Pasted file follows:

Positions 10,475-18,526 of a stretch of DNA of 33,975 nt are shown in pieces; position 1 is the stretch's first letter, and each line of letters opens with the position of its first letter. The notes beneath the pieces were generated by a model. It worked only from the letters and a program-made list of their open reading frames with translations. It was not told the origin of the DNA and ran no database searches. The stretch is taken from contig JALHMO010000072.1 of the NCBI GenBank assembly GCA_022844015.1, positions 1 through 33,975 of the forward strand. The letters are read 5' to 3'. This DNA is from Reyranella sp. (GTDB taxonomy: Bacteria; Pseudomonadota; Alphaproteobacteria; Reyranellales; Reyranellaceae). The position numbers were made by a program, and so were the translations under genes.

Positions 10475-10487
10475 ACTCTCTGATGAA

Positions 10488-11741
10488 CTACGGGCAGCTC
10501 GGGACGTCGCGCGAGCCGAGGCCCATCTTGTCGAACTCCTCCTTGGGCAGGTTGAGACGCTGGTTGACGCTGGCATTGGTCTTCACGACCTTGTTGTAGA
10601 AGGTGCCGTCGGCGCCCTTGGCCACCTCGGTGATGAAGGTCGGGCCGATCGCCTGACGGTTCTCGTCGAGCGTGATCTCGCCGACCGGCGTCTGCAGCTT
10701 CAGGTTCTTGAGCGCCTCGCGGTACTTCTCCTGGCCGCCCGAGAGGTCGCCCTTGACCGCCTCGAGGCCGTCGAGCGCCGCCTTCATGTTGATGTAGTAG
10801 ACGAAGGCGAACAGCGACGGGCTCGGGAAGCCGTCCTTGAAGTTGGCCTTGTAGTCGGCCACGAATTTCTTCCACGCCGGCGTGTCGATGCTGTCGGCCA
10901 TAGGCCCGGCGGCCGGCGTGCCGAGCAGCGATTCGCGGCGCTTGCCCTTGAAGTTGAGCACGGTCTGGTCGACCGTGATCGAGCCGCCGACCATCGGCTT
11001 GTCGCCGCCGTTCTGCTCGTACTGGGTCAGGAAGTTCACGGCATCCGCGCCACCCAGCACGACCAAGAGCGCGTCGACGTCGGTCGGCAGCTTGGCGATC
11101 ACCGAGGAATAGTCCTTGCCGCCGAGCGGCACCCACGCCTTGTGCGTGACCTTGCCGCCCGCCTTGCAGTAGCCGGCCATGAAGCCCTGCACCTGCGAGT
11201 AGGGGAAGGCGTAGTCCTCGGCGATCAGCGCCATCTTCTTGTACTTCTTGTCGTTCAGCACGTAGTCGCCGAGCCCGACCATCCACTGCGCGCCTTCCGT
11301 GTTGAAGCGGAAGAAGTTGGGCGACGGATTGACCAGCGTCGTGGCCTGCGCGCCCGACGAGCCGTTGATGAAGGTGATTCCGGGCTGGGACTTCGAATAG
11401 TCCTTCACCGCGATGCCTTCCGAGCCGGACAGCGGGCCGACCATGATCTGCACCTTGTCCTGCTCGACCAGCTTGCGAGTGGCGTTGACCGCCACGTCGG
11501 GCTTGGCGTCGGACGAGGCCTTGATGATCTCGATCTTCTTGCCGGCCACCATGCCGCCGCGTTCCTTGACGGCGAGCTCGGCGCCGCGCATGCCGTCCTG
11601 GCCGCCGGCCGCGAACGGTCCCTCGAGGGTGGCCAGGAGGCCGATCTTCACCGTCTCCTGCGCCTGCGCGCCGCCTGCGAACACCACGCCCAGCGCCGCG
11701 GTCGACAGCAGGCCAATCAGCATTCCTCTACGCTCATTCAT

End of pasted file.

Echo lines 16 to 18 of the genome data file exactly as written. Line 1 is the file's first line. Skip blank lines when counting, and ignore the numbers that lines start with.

11501 GCTTGGCGTCGGACGAGGCCTTGATGATCTCGATCTTCTTGCCGGCCACCATGCCGCCGCGTTCCTTGACGGCGAGCTCGGCGCCGCGCATGCCGTCCTG
11601 GCCGCCGGCCGCGAACGGTCCCTCGAGGGTGGCCAGGAGGCCGATCTTCACCGTCTCCTGCGCCTGCGCGCCGCCTGCGAACACCACGCCCAGCGCCGCG
11701 GTCGACAGCAGGCCAATCAGCATTCCTCTACGCTCATTCAT